beakerMeep (716990) | more than 4 years ago | (#31527880)

They denied FOIA requests in their entirety based on exemptions 20,005 times last fiscal year, compared with 21,057 times the previous year.

I think all that can be said from these numbers is that they don't add up to a conclusion.

Re:Biased much? (1)

FlyingBishop (1293238) | more than 4 years ago | (#31527440)

Of course, this administration has been more proactive about releasing data, so it's at least possible that the decline was a result of much of the data that might have been requested being readily available, masking the actual stats.

Half of them were requests for a birth certificate (1)

FatSean (18753) | more than 4 years ago | (#31527850)

After all, threats against the president's life have tripled since Obama was elected ;)

Re:Biased much? (2, Insightful)

RobinEggs (1453925) | more than 4 years ago | (#31527300)

We should probably wait until Obama's first four years are over.

I'm always amused when people say something like this...you all remember we're not actually required to elect presidents for two terms, right? I think relatively few people of either party believe he's doing well enough, so far, to deserve a second term in any case.

Re:Biased much? (2, Insightful)

zero_out (1705074) | more than 4 years ago | (#31527524)

I don't think one year comparison between the two administrations is really fair. We should probably wait until Obama's first four years are over.

Unfortunately, by that time it will be a moot point. If we assume that he doesn't get reelected, then the we will only be able to look back and say "yep, Obama was more secretive." If we assume that he does get reelected, then we still lose those 3 years of having greater information available. Those are 3 years that you cannot get back. Either way, we lose something by waiting another 3 years.

Biased is two way street (1)

KharmaWidow (1504025) | more than 4 years ago | (#31527738)

Who gave Bush 4 yrs before they howled, vandalized, bitched and moan - and ridiculed!?

Re:Biased much? (4, Informative)

longacre (1090157) | more than 4 years ago | (#31527148)

It's an Associated Press story. Here's the same story hosted on Google [google.com] if it makes you feel better, oh and Yahoo [yahoo.com] , too, and Salon [salon.com] , oh and the Philadelphia Inquirer [philly.com] .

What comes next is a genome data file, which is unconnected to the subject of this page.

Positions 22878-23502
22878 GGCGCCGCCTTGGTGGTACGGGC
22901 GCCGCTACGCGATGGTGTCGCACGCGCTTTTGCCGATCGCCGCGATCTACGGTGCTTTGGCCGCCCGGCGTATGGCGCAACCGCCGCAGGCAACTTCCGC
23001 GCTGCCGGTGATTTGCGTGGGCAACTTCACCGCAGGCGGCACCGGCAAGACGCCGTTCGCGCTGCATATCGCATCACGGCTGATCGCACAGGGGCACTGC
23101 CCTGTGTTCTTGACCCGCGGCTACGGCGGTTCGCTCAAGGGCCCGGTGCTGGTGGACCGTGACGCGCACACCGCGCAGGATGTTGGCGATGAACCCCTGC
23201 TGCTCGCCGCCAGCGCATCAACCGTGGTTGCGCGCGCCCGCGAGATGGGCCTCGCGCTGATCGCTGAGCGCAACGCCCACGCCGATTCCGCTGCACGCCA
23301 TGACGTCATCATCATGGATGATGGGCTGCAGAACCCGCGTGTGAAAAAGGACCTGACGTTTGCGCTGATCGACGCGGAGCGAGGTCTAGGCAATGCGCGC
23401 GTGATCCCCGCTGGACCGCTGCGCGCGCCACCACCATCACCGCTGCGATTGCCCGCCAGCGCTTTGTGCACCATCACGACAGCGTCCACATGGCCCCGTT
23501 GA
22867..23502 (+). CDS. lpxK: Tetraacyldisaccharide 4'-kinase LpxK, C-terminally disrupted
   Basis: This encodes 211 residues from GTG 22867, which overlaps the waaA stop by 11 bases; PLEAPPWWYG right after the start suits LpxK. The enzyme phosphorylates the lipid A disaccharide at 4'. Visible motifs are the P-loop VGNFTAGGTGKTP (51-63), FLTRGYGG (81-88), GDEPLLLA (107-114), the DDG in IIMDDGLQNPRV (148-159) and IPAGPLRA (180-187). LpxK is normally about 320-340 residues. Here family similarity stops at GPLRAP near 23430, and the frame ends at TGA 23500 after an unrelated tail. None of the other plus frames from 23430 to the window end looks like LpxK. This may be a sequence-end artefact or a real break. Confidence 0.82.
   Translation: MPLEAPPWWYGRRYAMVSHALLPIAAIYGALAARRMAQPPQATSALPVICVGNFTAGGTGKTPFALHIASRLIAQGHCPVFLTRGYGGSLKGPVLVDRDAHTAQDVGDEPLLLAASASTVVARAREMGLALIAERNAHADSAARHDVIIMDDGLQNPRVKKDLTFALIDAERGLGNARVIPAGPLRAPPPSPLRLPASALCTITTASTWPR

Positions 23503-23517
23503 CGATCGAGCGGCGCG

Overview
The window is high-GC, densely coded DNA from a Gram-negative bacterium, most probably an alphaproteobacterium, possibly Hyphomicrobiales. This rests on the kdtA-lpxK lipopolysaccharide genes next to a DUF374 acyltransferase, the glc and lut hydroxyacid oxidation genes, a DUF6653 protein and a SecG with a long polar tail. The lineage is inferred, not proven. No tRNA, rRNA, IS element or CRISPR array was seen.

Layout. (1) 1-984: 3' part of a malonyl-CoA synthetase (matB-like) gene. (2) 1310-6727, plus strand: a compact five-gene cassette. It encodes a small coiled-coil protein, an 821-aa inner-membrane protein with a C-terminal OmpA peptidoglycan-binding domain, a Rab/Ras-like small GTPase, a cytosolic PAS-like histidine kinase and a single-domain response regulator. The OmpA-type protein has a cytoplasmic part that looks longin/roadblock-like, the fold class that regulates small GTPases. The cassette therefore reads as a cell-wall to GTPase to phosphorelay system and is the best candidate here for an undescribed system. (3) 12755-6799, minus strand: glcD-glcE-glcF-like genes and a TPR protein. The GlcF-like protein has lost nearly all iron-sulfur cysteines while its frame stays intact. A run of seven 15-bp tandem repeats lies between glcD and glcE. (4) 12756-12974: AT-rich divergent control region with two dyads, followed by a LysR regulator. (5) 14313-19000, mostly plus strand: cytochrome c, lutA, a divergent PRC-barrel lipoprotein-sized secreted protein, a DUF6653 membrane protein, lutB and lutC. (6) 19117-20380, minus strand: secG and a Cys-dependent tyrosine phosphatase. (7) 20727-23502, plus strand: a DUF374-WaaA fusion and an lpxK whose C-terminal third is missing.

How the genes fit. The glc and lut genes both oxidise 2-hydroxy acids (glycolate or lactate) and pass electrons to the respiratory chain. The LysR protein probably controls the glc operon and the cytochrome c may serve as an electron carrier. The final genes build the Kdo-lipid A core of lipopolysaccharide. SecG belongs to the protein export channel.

Re:Biased much? (5, Insightful)

pete-classic (75983) | more than 4 years ago | (#31527150)

Meaningless, it's an AP story. Would you feel better reading it on The Stamford Advocate [stamfordadvocate.com] ? Or the San Jose Mercury News [mercurynews.com] ?

I'd also like to point out that a knee-jerk accusation of bias sounds and awful lot like . . . bias.

-Peter

Re:Biased much? (3, Interesting)

jeffmeden (135043) | more than 4 years ago | (#31527164)

The headline is misleading, despite the source. The source was willing to go as far as saying that this figure is in spite of Obama's own directive to stop using these loopholes for the FOIA. So whether it is lack of proper pressure, simple insubordination, or a deluge of requests (these figures should appropriately be compared to the overall requests, right?) the bottom line is that the President directed it to not happen and it is happening anyway.

Re:Biased much? (1)

Volante3192 (953645) | more than 4 years ago | (#31527488)

or a deluge of requests (these figures should appropriately be compared to the overall requests, right?)

That's the first thing that crossed my mind. For example, Hawaii is still getting hit with requests for Obama's birth records.

If someone requests 10 times something that's legitimately blockable, do those 10 still count to the denied requests?

Re:Biased much? (2, Insightful)

bondsbw (888959) | more than 4 years ago | (#31527508)

In the Bush days, the President was responsible for everything that happened, regardless if he directed one way or the other.

(Looking forward to that mod-down now, thanks much.)

Re:Biased much? (1)

viridari (1138635) | more than 4 years ago | (#31527202)

Look again. That's straight from the Associated Press.

Re:Biased much? (1)

RobotRunAmok (595286) | more than 4 years ago | (#31527954)

Dude, the other day there was a link here from DailyKOS. The editors are equal-opportunity offenders. Don't give slashdot credit for having any direction whatsoever other than "free fall."

Needs more data (1)

ICLKennyG (899257) | more than 4 years ago | (#31527018)

It doesn't mean anything until we get request comparison numbers and there is more than one exemption for FOIA. What about the others?

Re:Needs more data (4, Insightful)

oodaloop (1229816) | more than 4 years ago | (#31527190)

FTFA:

The AP's review of annual Freedom of Information Act reports filed by 17 major agencies found that the administration's use of nearly every one of the law's nine exemptions to withhold information from the public increased during fiscal year 2009, which ended last October.

Re:Needs more data (1)

Jeremy Erwin (2054) | more than 4 years ago | (#31527320)

What are the exceptions to "nearly every one of the law's nine exemptions"?

Re:Needs more data (1)

OdoylesRule (1765008) | more than 4 years ago | (#31527260)

Request comparison numbers: "Major agencies cited the exemption at least 70,779 times during the 2009 budget year, up from 47,395 times during President George W. Bush's final full budget year, according to annual reports filed by federal agencies. Obama was president for nine months in the 2009 period." So... that would be an increase of 23,384 denials if my math is right.